There is a thought that if you have an unrestricted, complete blank sheet, without any parameters or borders to your creativity, then THAT is the best option for you to create. “What would you do with a blank sheet?”
I’ve always kicked back a little at the “think outside of the box” brigade- something which probably irked a few moderators of sessions I might have been sitting in at the time, for which I’m genuinely sorry.
In truth I get the gist and the idea, its just that sometimes ‘the box’ is there for a valid reason, and no matter how much time you waste trying to pretend it isn’t, you are probably better engaged in accepting ‘the box’ and making plans which work within it, since the reality THE BOX IS GOING NOWHERE! That said, like I have said- I get the gist and the rationale.
Something else though worthy of consideration, from restrictions and genuine practical parameters comes some great work. I’d argue that some great content comes from those who have limitations or restrictions within which they HAVE to create. I’ve known radio stations which have terrific on air content and creative executions, broadcasting from poor facilities and without a large budget. I’ve known stations which have moved or revamped their studios to something more fancy with a lot more resource, only to have a decline in the creative output. The two things might be linked!
Let me make something clear, I’m not suggesting that to be creatively fantastic you need to have a restriction applied. It’s not a two way street. A salmon is a fish, but not all fish are salmon.
When creative people are met with the realities of the day, their reaction seems to be, “lets make the best with what we have got” and also, “lets see if we can create something from this which we didn’t think was possible at first look”. The restrictions force you to think about the things which you might have moved on from, if you had boundless resource. Don’t focus on the fence of the playground, focus on the fun in the playground that exists.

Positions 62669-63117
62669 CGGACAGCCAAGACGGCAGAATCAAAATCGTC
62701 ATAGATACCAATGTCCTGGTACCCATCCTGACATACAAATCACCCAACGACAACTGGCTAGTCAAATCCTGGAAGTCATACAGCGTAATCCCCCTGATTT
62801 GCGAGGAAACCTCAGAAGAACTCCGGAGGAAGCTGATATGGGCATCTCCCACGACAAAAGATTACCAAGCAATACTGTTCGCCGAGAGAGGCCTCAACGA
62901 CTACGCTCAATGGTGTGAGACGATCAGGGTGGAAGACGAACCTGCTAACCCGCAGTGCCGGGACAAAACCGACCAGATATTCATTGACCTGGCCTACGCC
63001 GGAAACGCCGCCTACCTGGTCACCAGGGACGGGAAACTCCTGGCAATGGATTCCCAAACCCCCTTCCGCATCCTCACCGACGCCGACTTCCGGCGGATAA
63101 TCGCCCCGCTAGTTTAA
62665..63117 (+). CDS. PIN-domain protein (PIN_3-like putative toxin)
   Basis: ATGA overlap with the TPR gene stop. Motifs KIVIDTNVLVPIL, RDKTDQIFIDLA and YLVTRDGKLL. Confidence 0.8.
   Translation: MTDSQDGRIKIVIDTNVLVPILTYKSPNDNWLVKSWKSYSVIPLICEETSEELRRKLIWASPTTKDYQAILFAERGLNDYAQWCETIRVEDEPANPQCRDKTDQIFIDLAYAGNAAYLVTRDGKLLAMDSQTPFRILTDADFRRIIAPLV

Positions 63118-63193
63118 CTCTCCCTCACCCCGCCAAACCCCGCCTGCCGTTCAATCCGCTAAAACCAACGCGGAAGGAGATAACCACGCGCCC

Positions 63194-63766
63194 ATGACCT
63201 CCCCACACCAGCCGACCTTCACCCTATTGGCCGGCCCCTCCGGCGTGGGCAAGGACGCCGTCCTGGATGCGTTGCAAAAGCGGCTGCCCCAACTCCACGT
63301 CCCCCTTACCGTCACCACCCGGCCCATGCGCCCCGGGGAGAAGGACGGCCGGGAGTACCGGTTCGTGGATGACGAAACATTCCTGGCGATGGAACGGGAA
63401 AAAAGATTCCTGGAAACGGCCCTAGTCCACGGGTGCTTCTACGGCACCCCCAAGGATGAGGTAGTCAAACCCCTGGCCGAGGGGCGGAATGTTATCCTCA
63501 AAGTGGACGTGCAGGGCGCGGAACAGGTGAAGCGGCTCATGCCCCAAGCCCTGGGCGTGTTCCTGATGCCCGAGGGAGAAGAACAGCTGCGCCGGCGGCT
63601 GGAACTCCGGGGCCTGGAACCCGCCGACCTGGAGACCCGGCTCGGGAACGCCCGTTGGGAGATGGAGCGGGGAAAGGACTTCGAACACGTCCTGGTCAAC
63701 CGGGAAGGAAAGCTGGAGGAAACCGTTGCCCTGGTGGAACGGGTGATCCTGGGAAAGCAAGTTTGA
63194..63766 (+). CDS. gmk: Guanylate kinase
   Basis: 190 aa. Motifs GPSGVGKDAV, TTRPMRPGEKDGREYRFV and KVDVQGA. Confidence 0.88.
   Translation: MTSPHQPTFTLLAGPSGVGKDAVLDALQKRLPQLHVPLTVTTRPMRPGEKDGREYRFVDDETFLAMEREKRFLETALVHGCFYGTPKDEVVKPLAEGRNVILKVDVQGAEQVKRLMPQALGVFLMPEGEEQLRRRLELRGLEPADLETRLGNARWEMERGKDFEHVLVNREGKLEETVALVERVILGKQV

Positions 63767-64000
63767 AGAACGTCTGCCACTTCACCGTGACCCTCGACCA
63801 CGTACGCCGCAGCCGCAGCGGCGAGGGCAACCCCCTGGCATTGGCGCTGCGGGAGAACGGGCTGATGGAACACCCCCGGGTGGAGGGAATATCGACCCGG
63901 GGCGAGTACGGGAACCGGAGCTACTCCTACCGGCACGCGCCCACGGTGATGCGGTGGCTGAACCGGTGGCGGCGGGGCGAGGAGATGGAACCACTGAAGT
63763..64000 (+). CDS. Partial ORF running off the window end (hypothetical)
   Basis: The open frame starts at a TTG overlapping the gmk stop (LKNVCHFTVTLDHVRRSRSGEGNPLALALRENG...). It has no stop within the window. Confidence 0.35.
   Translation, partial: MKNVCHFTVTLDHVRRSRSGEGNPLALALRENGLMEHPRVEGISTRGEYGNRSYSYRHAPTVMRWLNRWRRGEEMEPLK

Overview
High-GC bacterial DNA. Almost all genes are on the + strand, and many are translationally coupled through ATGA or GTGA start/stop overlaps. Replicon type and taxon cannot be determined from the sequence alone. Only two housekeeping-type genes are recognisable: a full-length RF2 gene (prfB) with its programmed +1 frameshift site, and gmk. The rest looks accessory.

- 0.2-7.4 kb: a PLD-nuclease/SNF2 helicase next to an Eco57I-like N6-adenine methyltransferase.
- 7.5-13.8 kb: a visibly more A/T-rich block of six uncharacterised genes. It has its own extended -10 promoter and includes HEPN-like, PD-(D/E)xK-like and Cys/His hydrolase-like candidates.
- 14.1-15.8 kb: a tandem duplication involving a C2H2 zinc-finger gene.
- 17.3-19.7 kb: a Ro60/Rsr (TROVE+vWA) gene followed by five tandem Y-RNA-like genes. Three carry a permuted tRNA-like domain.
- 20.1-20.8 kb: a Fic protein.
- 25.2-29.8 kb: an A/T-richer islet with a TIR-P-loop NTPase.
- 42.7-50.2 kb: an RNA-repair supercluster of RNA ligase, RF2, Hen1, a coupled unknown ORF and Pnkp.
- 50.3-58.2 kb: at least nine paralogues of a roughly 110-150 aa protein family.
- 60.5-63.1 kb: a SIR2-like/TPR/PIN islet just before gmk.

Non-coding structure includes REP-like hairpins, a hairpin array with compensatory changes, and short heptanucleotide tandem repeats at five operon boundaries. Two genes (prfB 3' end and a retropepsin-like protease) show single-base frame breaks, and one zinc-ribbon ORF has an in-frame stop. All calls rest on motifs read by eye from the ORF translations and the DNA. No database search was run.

News Flash. Nobody has enough money (OK, maybe we can think of a few, but I bet they don’t think they have enough either!). When it comes to the available budget to make anything, nobody has enough budget. Everybody wants more.
Sure you should push for more and see what you can get, but in reality it comes down to creativity to make it work. With a black sheet of paper and a no limit budget pretty much anyone can create something, but is it any good? Taking a leaf out of the book by Barry J Nalebuff and Ian Ayres, “Why Not?: How to Use Everyday Ingenuity to Solve Problems Big and Small“, how do you get 99% of the benefit with 1% of the cost? Restrictions force you to make critical choices about what is really required and what is peripheral and secondary- it forces you to focus on the actual need and the required elements of any content or design.
So the next time you can’t get everything you want, don’t waste the energy shaking a fist, or barking at the moon at the injustice. Focus on what you can do with what you have got, and how you can use the limitations to create something better than you thought was possible before you began. It’s a bit like my previous blog about Love and Like, within your restricted walled garden, delight people who come to look and they will stay longer.
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